The Jesus we see in the NT is a Jesus who serves and works for humanity as versus one preaching in a Pharisaical temple of God's "bounded' goodness and "controlling" wisdom. But a Savior of man who preaches a gospel declaring His temple as the city streets, the amphitheaters of the rocky hillsides, the seashores, and debauched dinning spaces of Jerusalem. It was to be a gospel formed by words accompanied by action (James 2.14ff), and action accompanied by words. It was a full circle kind of divine service to a humanity forgotten, disregarded, judged, and condemned by the religious regimes of Jerusalem aligned with Rome with a political lust for Rome's power. The bottom line is to be difference makers and not difference breakers in Christ's name.

For myself, yes, there will be a New Heavens and New Earth. Whether fiction or fantasy I don't know, its what's declared in the Bible. But I also know that God's Kingdom must also be now and not simply later within our theologies. To see a Christian Church always at work in this world both by gospel message as well as with rolled up shirt sleeves and dirty hands administring the grace of our Lord Jesus Christ as servants to His holy name and glorious majesty. It is a gospel that works for the rights of others to be freed from the bondage of sin and its earthly hardships borne by the sin of society working against God's will towards obedience, grace, mercy, and forgiveness. A bondage that is unrelenting unless it be broken by burdened souls and communities dedicated to the rights of others through any form of redemption they may bring to help and unshackle the loss and the destitute in the gospel of Christ. A gospel that works instead of waits. Serves instead of condemns. Sacrifices instead of grasp all the more tightly to its own deliverances. It is a gospel of a Kingdom both later and now and evermore. Thus our admonition to be kingdom makers and not a kingdom waiters. Serve. Love. Dedicate heart and soul to a divine humanity lost within this wicked world and found once again. Amen and amen.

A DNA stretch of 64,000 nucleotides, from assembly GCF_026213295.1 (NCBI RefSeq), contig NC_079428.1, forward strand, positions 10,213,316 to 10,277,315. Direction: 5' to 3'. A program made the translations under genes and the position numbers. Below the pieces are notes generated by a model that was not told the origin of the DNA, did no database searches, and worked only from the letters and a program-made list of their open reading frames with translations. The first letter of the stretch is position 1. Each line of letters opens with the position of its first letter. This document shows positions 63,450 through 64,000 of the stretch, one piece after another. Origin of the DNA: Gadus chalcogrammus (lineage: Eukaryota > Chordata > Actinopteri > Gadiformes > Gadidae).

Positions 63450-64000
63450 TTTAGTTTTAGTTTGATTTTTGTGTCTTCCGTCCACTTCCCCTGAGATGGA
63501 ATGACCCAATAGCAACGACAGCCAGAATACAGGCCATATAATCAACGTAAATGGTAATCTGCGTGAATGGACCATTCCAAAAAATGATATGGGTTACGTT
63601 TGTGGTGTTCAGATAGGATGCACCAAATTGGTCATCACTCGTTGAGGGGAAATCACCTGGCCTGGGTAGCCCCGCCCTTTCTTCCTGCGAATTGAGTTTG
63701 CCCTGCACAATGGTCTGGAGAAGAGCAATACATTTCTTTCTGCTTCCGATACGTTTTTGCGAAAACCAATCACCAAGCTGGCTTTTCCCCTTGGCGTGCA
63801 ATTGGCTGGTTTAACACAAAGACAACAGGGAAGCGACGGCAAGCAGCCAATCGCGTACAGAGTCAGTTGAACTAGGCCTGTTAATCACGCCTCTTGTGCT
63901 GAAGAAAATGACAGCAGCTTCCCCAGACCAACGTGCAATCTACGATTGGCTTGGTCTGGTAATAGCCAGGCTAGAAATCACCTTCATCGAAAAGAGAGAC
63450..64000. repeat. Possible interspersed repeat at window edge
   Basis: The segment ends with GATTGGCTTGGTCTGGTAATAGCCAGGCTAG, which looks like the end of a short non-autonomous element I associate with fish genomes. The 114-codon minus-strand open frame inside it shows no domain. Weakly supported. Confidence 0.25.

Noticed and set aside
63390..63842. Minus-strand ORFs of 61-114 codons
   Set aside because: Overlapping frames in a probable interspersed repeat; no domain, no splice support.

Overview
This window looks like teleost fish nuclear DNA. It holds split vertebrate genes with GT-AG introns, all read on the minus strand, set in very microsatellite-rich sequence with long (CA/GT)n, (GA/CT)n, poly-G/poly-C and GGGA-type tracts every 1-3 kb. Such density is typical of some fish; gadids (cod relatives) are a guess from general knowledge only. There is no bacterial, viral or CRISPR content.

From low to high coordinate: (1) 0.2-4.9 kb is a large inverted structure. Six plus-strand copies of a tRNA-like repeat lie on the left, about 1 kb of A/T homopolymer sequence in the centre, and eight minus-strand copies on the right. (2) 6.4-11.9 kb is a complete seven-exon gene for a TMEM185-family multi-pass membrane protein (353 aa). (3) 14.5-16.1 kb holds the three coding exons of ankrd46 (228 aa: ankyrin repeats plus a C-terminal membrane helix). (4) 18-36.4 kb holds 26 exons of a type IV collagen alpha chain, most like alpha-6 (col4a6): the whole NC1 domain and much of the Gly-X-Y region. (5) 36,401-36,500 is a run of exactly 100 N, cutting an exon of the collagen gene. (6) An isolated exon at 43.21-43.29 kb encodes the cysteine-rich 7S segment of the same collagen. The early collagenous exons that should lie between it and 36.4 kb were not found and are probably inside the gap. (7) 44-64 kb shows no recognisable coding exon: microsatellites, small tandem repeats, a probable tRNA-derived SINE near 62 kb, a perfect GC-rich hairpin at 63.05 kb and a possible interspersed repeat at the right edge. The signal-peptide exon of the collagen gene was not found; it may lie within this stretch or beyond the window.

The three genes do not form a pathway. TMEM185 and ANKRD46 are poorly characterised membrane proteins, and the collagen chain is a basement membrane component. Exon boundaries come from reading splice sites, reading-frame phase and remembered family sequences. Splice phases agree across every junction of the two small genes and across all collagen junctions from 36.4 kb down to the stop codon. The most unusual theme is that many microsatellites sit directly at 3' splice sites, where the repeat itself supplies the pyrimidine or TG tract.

R.E. Slater
October 12, 2015
revised October 15, 2015

*For more discussion on the American economy and how the church may change it, go to this link here discussing "The Soul of the Next Economy" by Brian McLaren and company: "The vision of the Soul of the Next Economy dialogues is to help us move from an extractive, exploitative economy to a regenerative economy that prizes the flourishing of people as well as the planet." Cost is $20.



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Courtesy HBO

A TALE OF TWO CITIES
09.28.153:33 PM ET

San Francisco’s Alarming Tech Bro Boom: What Is the Price of Change?

Director Alexandra Pelosi, whose doc San Francisco 2.0 premieres September 28 on HBO, writes about how her city is emblematic of a changing America, and the new segregation.

By now you must have heard the rumblings coming from the West Coast about “the battle for the heart and soul of The City.” Not a week goes by without a headline about the growing pains brought on by the tech Gold Rush in San Francisco. For my ninth HBO documentary, San Francisco 2.0, which premieres Monday, September 28, at 9 p.m. on HBO, I chose to point the camera at my beloved hometown, where the influx of tech money and the sharing economy are disrupting the natural order of things.